There have been marginally more expensive players than Wayne Rooney to have made their Manchester United debuts and there have been marginally better footballers, but there has been nothing like the shiver of anticipation that has accompanied the teenager's first appearance at Old Trafford.
One of the principal reasons for Rooney's abandonment of Everton was that Manchester United would give him the proper platform upon which his talents could shine. Ruud van Nistelrooy, Rio Ferdinand, Roy Keane and Ryan Giggs make for a formidable supporting cast and the stage of a Champions' League night in Manchester is an appropriate one.
The only debate in Sir Alex Ferguson's mind is whether Rooney should start the match against Fenerbahce alongside him on the bench or Van Nistelrooy on the pitch. The odds favour the pitch. It would, said the Manchester United manager, be fairer to the boy to leave him on the bench, but that has never been Ferguson's way.
Ferdinand was thrown straight in against Liverpool and, although he said "the sensible thing" would have been to introduce Van Nistelrooy gently back to football after his hernia operation, the Dutchman faced Bolton Wanderers from the off. From the moment Giggs was given the Manchester derby as his first taste of playing for United, Ferguson has not been one for mollycoddling talent and Rooney, who has not kicked a ball in anger for three months, has that in abundance.
"You see him do things in training that take your eye," Ferguson remarked yesterday, "and you know you're looking at something very good. But the football field is where the examination will be. You wouldn't think he'd be cowed by the Champions' League, looking at him."
Although Ferguson admits to being excited by Rooney in practice matches, he confessed that there was not an awful lot they had worked on at United's training complex at Carrington. "I don't see how coaching comes into it at this moment in time," he said. "He has a natural instinct for the game; he has a natural ability to play anywhere. He is two-footed, he's strong, he's good in the air, he can pass, he's got vision. You hope every young player will put that together and become a player. There is not an 18-year-old who has this potential. The challenge for a manager is to try to develop that potential and in three or four years' time you will see the full article. At which point you can then say, this boy has been a great investment."
When Fenerbahce last came to Old Trafford in October 1996 to inflict Manchester United's first ever home defeat in Europe, Ferguson had just proved you could, domestically, win everything with kids. Yesterday, he reckoned that in Rooney and Cristiano Ronaldo he had probably the best two teenagers in European football. The difference between then and now is that "Fergie's Fledglings", Nicky Butt, David Beckham, Giggs and Paul Scholes, cost nothing. The bill for Rooney and Ronaldo is £40m.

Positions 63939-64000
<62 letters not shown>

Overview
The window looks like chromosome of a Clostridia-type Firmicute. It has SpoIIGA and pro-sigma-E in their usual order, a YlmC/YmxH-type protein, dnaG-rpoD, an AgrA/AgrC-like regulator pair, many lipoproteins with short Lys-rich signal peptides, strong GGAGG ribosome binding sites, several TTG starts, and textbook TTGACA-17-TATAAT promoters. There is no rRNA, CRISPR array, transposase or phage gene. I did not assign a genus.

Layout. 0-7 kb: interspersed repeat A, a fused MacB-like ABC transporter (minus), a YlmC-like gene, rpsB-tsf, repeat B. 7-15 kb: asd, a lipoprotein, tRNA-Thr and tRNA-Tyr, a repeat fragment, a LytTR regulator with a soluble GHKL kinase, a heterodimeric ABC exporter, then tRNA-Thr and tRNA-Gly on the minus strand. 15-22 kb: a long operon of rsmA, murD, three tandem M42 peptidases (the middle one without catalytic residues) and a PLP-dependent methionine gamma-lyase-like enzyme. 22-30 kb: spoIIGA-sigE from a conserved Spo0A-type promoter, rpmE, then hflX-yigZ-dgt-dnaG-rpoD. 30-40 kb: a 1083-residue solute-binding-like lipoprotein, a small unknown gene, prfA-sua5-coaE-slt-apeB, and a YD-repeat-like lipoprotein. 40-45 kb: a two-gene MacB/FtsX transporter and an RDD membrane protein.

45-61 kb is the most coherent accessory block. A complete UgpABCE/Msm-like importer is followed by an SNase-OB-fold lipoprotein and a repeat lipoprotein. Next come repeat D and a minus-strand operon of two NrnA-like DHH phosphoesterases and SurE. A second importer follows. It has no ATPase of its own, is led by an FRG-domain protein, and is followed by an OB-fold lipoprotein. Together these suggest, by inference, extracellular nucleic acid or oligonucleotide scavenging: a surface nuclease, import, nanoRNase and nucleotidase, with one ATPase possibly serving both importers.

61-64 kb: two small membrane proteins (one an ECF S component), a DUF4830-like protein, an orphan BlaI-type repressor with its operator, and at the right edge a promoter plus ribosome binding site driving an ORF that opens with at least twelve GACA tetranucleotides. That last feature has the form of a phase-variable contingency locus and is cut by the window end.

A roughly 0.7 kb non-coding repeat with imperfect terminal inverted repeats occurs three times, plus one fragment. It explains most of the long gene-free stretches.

For the first time this season, Ferguson has virtually all his big guns primed. Only Scholes missed training yesterday with a groin injury and when asked if Rooney, Van Nistelrooy, Alan Smith and Louis Saha were a better foursome than Dwight Yorke, Andy Cole, Teddy Sheringham and Ole Gunnar Solskjaer, who shot their way to the European Cup five years ago, Ferguson required no prompting. "I am absolutely convinced of that. These are marvellous options. I hope I can use them the right way."
The midfield, however, is probably not in the class of 1999; Ronaldo has yet to have the impact of a David Beckham while Eric Djemba-Djemba and Kleberson are not Roy Keane's natural successors. However, yesterday it was the back four that exercised Ferguson's mind. What he enjoyed about Saturday's victory over Tottenham was that United did not concede, a feat they have managed a mere three times in 11 games.
"The defending has got to be 100 per cent. If you are not losing goals and are really strong like we were on Saturday, and for the most part against Liverpool, then players like Ronaldo, Rooney and Van Nistelrooy, Scholes, Saha, Smith... they are going to give you a goal."
They should find them against the Turkish champions, despite their opening victory over Sparta Prague and the presence of such talents as Alex and Sanli Tuncay. Fenerbahce may have broken United's 40-year unbeaten record at Old Trafford, a defeat that prompted Cathy Ferguson to greet her returning husband with a chant that he should be sacked, but in the age of the Champions' League, United's run of three years without a home defeat is almost as formidable an achievement.
Manchester United: (probable: 4-4-2) Carroll; Brown, Ferdinand, Silvestre, Heinze; Ronaldo, Djemba-Djemba, Keane, Giggs; Rooney, Van Nistelrooy.
Fenerbahce: (probable: 4-2-3-1) Rustu; Fatih Akyel, Luciano, Deniz; Ozat, Marco Aurelio; Serhat Akin, Alex, Tuncay; Van Hooijdonk.
Referee: F De Bleeckere (Bel).
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